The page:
Tag Archives: Donald Trump

Trump Policies Bad for Workers’ Compensation

Dr. Richard Victor

Dr. Richard Victor, an economist who founded the Workers’ Compensation Research Institute (WCRI) 35 years ago, just presented a paper at the WCRI National Conference in Boston.  He indicated that federal policies on immigration and health insurance promise to make worse the challenges the United States faces by an aging workforce and a widespread labor shortage. He noted that workers’ compensation claims could double and overall costs could expand by over 300% in the next dozen years, without any increase in benefits to workers.  External forces could bring far more cases into the system because of a number of forces, including an aging workforce, labor shortage, slowdown in immigration, and more shifting to workers’ compensation claims that should be paid by group health insurance. Dr. Victor projected current claims out a dozen years to 2030 indicating that claims should actually be down to about ¾ of today’s numbers, but external factors will more than overtake that favorable percentage. Labor shortages caused by baby boomers retiring will increase injury rates.  Research indicates that the older workforce will mean an increase in lost work days and more injuries and a real impact on labor shortage as more baby boomers retire. Dr. Victor indicated “These labor shortages, which will be longer and deeper than anything we have experienced, will lead to significant increase in workers’ compensation claims and longer durations of disability.” During a period of labor shortages, employers relax hiring standards and hire workers they would not have hired in a normal labor market, including workers who are less capable. The overall labor shortfall leads to more workers’ compensation claims.

The Immigration Factor:

Economists have seen immigration as a factor that mitigates against the impact of the labor shortage. The Trump Administration, changing federal immigration policy, will further tighten labor markets and prolong the duration of a labor shortage. Moreover, Trump’s “anti-immigration rhetoric” also discourages people to come to America.  In health care, Victor noted that one in six health care workers is foreign-born including 27% of physicians and surgeons, 15% of nurses, and 22% of home health aide, each of which effects the workers’ compensation system.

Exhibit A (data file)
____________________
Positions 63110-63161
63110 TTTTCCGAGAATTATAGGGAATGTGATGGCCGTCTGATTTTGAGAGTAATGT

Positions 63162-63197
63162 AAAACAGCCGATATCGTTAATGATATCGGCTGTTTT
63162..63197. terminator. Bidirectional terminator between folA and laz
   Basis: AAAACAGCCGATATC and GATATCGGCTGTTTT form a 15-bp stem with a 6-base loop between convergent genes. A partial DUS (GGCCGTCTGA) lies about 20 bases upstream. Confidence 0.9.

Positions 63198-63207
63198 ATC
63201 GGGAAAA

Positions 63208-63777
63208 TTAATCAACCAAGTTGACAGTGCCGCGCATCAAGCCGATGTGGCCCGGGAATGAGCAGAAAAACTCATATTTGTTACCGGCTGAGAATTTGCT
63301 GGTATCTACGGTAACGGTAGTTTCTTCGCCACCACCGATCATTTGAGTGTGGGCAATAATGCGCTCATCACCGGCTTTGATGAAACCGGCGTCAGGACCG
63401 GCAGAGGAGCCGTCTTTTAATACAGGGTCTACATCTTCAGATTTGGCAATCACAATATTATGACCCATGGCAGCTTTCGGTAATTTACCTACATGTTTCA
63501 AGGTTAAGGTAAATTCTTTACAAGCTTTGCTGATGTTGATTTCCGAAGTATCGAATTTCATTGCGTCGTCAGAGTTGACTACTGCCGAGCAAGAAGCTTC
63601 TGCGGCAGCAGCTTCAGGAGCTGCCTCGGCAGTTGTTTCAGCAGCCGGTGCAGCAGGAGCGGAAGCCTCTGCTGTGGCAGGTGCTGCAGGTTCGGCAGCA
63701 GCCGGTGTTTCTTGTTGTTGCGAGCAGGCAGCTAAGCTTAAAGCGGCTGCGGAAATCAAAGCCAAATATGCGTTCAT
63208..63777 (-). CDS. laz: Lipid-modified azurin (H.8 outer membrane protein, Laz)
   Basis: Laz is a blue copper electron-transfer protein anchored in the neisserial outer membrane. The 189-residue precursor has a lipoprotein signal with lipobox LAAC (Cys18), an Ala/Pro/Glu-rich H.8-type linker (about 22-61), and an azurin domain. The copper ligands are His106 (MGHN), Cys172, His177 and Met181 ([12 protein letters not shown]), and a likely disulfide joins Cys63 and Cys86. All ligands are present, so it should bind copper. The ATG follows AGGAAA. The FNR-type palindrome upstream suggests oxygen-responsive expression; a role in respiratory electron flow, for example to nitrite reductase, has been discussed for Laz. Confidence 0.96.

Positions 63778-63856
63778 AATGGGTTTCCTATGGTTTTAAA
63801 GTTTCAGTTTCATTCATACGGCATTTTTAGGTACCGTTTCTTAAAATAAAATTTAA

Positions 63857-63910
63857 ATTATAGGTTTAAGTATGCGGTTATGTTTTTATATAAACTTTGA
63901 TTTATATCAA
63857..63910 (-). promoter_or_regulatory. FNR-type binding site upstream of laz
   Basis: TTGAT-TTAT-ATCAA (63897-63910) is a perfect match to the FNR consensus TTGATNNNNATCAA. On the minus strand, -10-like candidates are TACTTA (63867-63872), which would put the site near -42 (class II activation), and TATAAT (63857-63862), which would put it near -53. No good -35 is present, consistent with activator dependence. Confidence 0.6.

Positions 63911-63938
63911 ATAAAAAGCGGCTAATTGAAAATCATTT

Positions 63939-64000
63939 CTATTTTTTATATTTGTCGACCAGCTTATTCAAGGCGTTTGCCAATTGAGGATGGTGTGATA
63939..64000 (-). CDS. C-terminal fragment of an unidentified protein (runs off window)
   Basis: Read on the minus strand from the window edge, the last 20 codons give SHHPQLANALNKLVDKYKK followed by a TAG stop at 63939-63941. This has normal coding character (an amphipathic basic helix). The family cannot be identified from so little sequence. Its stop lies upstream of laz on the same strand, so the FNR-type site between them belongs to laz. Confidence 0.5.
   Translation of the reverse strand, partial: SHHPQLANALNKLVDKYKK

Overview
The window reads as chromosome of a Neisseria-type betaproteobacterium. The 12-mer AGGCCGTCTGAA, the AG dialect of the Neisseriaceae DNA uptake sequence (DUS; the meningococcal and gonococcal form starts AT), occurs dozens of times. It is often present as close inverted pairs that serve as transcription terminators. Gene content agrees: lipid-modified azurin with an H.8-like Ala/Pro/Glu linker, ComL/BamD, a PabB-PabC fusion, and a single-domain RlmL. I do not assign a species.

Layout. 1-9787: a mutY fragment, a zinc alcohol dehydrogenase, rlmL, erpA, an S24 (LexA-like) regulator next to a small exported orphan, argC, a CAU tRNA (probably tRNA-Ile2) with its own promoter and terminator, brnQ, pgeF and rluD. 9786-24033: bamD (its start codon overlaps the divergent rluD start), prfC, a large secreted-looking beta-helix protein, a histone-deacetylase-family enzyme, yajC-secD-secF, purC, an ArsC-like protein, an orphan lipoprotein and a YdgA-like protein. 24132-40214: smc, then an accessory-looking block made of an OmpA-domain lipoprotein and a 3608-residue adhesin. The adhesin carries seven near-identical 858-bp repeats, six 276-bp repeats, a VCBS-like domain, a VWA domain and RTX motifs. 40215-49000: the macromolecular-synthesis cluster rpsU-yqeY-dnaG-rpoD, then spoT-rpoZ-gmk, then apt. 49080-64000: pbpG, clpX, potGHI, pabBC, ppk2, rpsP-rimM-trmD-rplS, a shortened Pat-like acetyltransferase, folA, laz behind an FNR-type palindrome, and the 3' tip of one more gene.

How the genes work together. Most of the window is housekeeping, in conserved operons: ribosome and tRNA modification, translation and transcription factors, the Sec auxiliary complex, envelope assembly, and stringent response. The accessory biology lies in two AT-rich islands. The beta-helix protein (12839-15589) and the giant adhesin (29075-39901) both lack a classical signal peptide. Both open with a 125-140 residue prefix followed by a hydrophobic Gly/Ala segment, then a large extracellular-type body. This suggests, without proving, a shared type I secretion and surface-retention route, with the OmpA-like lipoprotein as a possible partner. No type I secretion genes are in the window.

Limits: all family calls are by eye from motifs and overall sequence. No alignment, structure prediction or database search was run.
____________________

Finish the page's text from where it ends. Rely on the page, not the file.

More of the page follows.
Health Insurance

A shortage of people with adequate health insurance is also a problem for workers’ compensation. Health insurance deductibles have risen from the hundreds to many thousands of dollars, and this new reality causes more workers to go without or delay getting medical care for an injury or illness. When they can no longer ignore their condition, many claim it as a work-related condition and seek workers’ compensation (he cited a Rand Research study indicating workers with high deductible or co-insurance plan postponed care in over one-third of cases of the most common kind of workers’ compensation claims – soft tissue injuries.” As the number of workers who lose their insurance grows (since the Trump Administration and Congress ended subsidies and other aspects of the Affordable Care Act) case shifting form health insurance to workers’ compensation could have a major effect, ballooning workers’ compensation claims by as much as 35% in the next dozen years.

Victor’s conclusion: “You end up with a 300% increase in workers’ compensation costs without increasing benefits to injured workers.”

 

Trump’s Assault on Workers

As a workers’ compensation attorney, I tend to view current events through the prism of their effect on workers and more specifically injured workers.  The Trump Administration has rolled back his predecessor’s strides in environment, labor and finance, civil rights, health care, government reform, immigration, and education.  I would like to specifically address reverses in worker and consumer safety.  The Washington Post updated how Trump is rolling back Obama’s legacy through 16 executive actions, 74 cabinet level agency decisions, 14 congressional review acts, and a piece of new legislation. 

  • Specifically, in terms of worker and consumer safety, the Mine Safety and Health Administration is revising a mining inspection rule published three days after Obama left office by allowing examiners to do their reviews while miners are working letting companies not record hazardous conditions if they are immediately corrected.